It is very important to find certified/qualified technicians who know how to manage and install the technologies. Certified/qualified technicians can also help you to evaluate the best solution according to your needs.
You should always ask for at least two or three quotes, in order to compare prices and solutions. This way you can have a better perception of the real costs of the technology and get more in-depth information about how the technology works and what it needs.
Also, if possible, try to get information on the installers’ experience in this type of work, and visit an installation in order to understand better how it looks and works in practice.
Do not limit your assessment only to the investment cost, but always look for the life-cycle cost of the technology, at least for a period of 20 years.
If you are intending to have a centralised solution for all the house/building, you need to have more space than if you implement a solution for only one room in the house (e.g. a living room), specially with biomass and solar thermal systems. It is needed space for the boiler (in the cellar, for example), and in the case of biomass you also need space to store fuel. These situations are distinct and must be decided according to your needs and possibilities. A centralised solution can provide heat and cool for all the house while a solution for only one room will only heat or cool that part of the house.
In general terms, solar thermal panels also need roof space and a good solar orientation for you to be able to implement it (east, south or west).
An air-source heat pump has an outside unit (unlike a geothermal heat pump). The best situation is to put it in a space (balcony or a flat roof, for example) where it is not so visible, to preserve the house/building façade. But if that is not possible, the unit will have to be put in the façade directly. If the house is not your own or if there is any regulation considering the introduction of new elements in the façade, you will need to ask permission to your landlord or to the relevant authority.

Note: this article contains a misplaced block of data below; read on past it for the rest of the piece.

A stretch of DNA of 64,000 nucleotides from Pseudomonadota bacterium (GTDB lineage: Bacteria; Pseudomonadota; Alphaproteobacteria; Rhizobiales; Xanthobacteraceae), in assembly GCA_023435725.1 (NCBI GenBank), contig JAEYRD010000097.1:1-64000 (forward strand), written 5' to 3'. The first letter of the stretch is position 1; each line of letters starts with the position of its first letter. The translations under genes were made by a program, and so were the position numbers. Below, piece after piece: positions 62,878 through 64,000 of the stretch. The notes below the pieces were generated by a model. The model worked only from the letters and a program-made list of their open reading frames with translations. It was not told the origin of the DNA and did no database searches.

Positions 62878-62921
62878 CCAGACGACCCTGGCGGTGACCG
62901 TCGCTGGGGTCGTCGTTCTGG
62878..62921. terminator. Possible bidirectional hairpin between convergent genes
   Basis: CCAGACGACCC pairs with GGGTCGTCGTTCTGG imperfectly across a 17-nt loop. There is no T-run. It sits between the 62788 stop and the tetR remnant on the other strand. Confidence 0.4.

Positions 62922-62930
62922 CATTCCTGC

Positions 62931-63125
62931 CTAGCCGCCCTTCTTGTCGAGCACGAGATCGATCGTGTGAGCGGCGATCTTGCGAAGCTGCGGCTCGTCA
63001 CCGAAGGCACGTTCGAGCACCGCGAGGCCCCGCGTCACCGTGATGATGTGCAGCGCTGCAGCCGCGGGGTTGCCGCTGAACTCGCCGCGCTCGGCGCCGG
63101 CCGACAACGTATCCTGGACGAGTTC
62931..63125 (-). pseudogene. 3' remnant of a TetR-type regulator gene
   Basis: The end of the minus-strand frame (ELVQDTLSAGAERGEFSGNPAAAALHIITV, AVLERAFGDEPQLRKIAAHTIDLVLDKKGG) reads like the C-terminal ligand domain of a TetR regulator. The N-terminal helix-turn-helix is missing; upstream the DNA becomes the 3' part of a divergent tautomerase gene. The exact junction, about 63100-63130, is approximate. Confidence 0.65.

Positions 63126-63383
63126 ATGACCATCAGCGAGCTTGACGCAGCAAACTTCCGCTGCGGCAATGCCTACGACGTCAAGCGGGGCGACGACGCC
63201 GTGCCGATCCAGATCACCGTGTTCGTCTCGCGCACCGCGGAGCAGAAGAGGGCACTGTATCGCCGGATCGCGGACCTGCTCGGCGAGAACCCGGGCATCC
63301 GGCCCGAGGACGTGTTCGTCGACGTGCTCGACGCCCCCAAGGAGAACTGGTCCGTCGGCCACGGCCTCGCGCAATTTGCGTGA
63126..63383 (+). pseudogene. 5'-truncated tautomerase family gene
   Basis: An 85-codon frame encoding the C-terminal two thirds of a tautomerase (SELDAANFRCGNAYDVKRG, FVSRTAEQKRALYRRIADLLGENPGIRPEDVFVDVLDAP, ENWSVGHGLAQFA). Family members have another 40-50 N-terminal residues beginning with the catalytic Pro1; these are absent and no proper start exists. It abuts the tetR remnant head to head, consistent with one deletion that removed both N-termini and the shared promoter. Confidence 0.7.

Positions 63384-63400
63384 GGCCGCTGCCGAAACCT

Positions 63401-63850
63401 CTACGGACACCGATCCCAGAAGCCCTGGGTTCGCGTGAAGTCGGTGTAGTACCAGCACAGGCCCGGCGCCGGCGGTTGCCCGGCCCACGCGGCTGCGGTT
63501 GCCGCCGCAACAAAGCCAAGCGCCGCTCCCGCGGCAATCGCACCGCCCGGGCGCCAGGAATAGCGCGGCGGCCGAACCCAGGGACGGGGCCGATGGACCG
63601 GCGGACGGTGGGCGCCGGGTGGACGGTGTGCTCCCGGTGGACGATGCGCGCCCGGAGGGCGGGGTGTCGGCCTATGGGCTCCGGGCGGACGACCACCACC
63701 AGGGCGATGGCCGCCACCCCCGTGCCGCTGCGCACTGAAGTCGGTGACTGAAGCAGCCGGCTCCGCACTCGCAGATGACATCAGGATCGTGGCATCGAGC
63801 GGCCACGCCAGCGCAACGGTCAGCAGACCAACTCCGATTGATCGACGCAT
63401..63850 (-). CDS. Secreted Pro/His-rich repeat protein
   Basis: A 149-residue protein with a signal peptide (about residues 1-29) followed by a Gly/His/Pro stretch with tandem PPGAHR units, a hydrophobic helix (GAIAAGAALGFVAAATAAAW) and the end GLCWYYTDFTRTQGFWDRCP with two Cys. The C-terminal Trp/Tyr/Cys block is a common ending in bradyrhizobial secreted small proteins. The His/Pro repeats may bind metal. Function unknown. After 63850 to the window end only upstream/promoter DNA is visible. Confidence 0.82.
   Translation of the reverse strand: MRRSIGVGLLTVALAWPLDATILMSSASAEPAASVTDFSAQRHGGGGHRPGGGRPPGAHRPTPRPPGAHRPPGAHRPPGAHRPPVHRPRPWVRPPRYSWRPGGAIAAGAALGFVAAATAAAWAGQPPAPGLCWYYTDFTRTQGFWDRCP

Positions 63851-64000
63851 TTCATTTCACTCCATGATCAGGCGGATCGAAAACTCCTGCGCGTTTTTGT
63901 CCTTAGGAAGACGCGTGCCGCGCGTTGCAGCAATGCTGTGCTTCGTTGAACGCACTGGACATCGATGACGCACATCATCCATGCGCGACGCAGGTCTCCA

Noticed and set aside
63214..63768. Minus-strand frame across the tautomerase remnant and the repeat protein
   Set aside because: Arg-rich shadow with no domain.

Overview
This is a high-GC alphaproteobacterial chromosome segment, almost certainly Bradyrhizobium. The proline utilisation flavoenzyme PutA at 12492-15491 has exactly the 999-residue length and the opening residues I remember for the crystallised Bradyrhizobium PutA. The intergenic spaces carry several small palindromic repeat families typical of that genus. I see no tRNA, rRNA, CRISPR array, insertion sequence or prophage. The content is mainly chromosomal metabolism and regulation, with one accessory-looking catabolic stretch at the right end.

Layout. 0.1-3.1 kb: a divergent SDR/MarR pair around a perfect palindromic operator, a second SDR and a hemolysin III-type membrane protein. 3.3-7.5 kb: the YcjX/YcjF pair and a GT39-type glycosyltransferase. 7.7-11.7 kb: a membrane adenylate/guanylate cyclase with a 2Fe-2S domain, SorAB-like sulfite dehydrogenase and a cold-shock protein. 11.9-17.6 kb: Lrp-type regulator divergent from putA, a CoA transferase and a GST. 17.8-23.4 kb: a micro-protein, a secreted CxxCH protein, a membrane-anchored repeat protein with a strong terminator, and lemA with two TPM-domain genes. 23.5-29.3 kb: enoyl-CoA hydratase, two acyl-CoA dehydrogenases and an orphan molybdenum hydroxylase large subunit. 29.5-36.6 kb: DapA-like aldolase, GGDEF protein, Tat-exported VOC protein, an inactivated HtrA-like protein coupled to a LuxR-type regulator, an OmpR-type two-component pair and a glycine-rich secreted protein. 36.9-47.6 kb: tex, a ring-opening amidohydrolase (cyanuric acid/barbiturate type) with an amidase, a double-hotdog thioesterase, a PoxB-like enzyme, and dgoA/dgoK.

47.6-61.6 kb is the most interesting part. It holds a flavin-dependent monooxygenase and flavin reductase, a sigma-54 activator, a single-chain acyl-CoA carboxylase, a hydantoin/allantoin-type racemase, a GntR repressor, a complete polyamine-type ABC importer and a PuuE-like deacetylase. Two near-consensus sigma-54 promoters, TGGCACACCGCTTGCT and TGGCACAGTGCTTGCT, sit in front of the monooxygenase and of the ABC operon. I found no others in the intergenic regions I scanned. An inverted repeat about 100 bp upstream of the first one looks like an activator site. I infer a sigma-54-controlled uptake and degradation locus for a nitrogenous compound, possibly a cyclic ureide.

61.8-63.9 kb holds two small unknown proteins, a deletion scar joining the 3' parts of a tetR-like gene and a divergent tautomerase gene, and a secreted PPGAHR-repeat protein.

In the case of geothermal heat pumps, you need a minimum of land available for drilling operations and in order to be able to implement this technology (20m2 for vertical systems and 150m2 for horizontal systems
Whenever the space heating/cooling resource available does not coincide with your space heating/cooling needs, you will need a backup system. Some technologies need a support system and others do not.
A solar system needs a support system for when there is no sun for several days, meaning the system will not work or work for few hours.
Heat pumps (air source and geothermal) system can provide space heating, cooling and domestic hot water with one single device without the need for a backup. But they always need a minimum of electricity to operate. A biomass system also needs electricity for its operation, for the fan and the pellet feeding system to be able to work.
Yes, depending on your space heating/cooling needs, an hybrid system can be the best option for your case. For example, if you only want space heating and water heating, a solution with biomass and solar panels can be interesting. Such systems might imply a higher upfront investment. Hence, you should compare it with other solutions that might be also adequate to your needs, namely in terms of lifetime costs and potential savings (and not only investment costs).
In another example, if you want to install a space heating system, which demands high temperatures, and hot water for a pool (which usually demands 30ºC), the combination of solar thermal energy and biomass could be a very good solution because each of them can be applied to each demand separately and be used in combination, if any of the demands stops eventually during certain periods.
Also, depending on the characteristics of your location and limitations you might face, having more than one technology might be a better solution, since they can complement one another, and provide the comfort you need better than if you only had one solution.